As part of a previous role I once asked members of an online group how they would describe “Agile” to someone if they had 30 seconds to do so, for example giving an elevator pitch in a lift. My favourite response was; “I’d push the stop button”.

But why do we struggle so much with defining agile in a business sense? Although, arguably project and programme management have existed for longer, both have fairly clear definitions when compared to range of responses you would receive asking the same thing of agile.

Recently published guidance from AXELOS® (the owners of PRINCE2® and MSP®), seeks to provide clarity by breaking agile down into three areas;

  • The first is Agile (note the capital “A”) which refers to agile tools and techniques such as Scrum, Kanban or even ceremonies such as the daily stand-up. We can think about these as proper nouns in the sense they are tangible named approaches which come under an umbrella of working in an agile way
  • The second is agile (note this time no capital “a”) which refers to a way of working which embodies the ethos behind agile. Some of these traits include flexibility, a quickness to respond and adapt to a current situation. The purpose of this distinction is to draw a line between using an approach such as Scrum and defining yourself as working in an agile way. An individual or organisation could either use Scrum or not, but either way, it doesn’t define whether they are agile
  • The third is agility (or for an easier distinction enterprise agility) which seeks to define how agile an organization. This is not simply whether an IT delivery arm uses Scrum or defines itself as agile, but how the whole organisation operates and embodies agile principles.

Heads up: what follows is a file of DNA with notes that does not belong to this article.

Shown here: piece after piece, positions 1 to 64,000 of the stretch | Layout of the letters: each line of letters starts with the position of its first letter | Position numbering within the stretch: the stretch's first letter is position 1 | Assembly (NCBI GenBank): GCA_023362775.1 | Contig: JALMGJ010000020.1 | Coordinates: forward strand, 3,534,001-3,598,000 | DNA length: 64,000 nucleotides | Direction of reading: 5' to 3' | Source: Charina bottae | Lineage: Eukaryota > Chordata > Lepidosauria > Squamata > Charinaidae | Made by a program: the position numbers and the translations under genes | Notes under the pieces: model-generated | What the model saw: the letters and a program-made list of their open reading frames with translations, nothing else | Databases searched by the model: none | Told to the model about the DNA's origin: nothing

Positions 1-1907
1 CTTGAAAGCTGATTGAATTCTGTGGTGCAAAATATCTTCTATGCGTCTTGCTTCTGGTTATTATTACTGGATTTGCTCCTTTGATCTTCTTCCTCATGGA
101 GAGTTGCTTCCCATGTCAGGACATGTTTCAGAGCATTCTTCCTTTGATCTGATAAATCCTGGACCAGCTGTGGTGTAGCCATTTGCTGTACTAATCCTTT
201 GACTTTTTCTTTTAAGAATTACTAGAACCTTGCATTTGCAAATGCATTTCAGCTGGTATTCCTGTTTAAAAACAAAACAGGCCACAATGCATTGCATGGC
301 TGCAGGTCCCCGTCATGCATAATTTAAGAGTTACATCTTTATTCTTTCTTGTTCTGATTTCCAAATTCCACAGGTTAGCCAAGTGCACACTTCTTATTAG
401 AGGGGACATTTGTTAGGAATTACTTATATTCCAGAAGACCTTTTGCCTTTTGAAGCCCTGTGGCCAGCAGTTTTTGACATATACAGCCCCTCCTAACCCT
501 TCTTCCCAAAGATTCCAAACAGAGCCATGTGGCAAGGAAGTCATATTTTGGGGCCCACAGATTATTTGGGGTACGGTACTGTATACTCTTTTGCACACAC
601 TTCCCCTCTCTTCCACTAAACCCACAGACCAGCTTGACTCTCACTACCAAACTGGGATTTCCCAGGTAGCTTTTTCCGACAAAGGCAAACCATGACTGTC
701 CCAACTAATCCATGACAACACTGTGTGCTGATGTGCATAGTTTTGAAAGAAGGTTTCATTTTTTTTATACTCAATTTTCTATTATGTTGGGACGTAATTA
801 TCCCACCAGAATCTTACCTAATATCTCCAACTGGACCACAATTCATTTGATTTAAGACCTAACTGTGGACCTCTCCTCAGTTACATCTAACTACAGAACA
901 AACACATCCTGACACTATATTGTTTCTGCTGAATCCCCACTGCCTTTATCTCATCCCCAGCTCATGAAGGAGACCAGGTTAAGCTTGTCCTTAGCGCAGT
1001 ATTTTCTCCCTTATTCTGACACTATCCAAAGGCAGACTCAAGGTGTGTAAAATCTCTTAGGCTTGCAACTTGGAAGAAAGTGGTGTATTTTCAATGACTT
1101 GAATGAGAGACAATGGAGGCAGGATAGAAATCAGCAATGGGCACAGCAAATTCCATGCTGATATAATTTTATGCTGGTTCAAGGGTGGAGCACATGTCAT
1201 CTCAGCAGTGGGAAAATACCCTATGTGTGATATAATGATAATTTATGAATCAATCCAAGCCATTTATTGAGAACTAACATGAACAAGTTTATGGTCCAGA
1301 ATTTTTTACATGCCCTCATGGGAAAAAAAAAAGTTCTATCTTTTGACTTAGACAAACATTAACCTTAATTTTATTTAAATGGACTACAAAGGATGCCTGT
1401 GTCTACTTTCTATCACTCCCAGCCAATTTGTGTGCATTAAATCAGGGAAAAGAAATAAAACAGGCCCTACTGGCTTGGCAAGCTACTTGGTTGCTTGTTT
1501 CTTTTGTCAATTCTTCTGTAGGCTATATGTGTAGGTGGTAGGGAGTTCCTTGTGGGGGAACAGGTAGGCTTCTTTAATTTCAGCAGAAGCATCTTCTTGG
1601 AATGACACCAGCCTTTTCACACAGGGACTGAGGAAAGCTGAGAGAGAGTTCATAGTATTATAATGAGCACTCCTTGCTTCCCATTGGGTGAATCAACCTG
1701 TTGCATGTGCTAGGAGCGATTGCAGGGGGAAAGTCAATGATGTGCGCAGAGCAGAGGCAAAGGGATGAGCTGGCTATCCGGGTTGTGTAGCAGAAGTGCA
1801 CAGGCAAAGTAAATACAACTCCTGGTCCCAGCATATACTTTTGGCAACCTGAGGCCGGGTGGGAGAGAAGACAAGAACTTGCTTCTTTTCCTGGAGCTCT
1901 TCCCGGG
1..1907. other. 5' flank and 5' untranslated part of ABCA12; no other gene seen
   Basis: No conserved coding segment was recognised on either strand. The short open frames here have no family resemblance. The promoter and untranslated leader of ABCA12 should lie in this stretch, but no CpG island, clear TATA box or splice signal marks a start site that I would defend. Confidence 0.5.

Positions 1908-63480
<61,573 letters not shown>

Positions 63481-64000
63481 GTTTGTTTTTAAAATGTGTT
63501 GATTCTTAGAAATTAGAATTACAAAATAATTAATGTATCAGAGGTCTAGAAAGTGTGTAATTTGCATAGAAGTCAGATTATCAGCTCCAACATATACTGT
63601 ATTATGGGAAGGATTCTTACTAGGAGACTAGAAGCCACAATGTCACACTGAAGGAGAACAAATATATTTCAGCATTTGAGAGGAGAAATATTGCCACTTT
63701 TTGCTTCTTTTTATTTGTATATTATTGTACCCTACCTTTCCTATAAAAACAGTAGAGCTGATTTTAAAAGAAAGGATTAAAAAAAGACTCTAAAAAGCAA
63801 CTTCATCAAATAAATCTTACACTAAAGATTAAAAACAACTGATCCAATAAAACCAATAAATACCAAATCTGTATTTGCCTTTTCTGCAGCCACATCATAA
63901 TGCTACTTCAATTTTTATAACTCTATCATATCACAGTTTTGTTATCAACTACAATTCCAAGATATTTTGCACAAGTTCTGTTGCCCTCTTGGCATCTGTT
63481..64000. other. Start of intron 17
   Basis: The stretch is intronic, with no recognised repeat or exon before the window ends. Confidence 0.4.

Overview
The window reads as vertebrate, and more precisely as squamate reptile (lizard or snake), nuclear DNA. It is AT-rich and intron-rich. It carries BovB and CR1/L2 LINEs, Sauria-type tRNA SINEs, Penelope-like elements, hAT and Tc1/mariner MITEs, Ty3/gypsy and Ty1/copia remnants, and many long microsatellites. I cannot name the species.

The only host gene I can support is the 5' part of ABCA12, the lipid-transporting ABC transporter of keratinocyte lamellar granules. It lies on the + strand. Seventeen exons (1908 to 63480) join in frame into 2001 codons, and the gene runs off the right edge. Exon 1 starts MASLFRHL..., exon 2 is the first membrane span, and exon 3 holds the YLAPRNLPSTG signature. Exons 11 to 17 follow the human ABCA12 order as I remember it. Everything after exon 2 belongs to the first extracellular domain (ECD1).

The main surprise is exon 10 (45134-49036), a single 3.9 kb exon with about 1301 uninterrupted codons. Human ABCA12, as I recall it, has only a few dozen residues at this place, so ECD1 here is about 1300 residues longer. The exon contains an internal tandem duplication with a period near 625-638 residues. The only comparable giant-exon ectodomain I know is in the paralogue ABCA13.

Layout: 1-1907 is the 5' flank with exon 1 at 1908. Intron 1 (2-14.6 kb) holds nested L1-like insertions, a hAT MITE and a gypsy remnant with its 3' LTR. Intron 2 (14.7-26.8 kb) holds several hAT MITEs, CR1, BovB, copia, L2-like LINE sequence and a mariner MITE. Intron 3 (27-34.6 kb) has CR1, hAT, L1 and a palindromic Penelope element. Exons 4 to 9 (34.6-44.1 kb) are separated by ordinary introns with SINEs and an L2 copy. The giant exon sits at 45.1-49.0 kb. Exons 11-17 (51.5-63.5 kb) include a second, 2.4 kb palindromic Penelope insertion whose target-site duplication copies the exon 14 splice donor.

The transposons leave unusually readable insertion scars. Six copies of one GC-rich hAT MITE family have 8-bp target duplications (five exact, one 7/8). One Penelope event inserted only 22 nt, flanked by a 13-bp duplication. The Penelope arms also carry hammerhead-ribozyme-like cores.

While some of these differences may seem nuanced, it is, I believe, an important step to try and clarify what agile is, what the benefits of using (or being) agile are, and how individuals and organisations can tap into those benefits.

My favourite example of the misuse of an agile tool is that of a Kanban board. Walking into many offices you will often see a Kanban board displayed as having all of the tasks “In Progress”. This directly contradicts the main objective of using Kanban to efficiently optimise workflow by limiting work in progress. When used correctly it’s a powerful tool, but its misuse can lead to incorrectly blaming failure on the tool or technique.

The tribal nature of some pockets of agile communities creates a sense of “mine is better than yours” leading to a one size fits all approach to embracing agile ways of working. The problem with this is while all major Agile methods and tools offer great value to those using them when adopted and adapted to the right situation, they cannot be used for everything.

When I attended my Scrum Product Owner training one delegate was a product owner for an organisation who built parts for space shuttles. Now while there would be many valuable principles, tools and techniques from agile they would be able to leverage in their role, they spent the entire training course battling how Scrum could be applied to their situation. It felt like trying to put a square peg in a round hole.

A major challenge to successful agile adoption starts with the definition, leading to the lack of understanding of the strengths and weaknesses of the array of tools and techniques available le to practitioners. I don’t believe it will be long before agile is blamed for a number of high profile failures, and I highly doubt that any of these will be in an instance where an agile tool was deployed in the environment it was designed for.

The benefits of effective agile working is huge, but it those who are aware of the array of options available to them, understand the environment they are working in and effectively apply the right tools who will see the greatest rewards.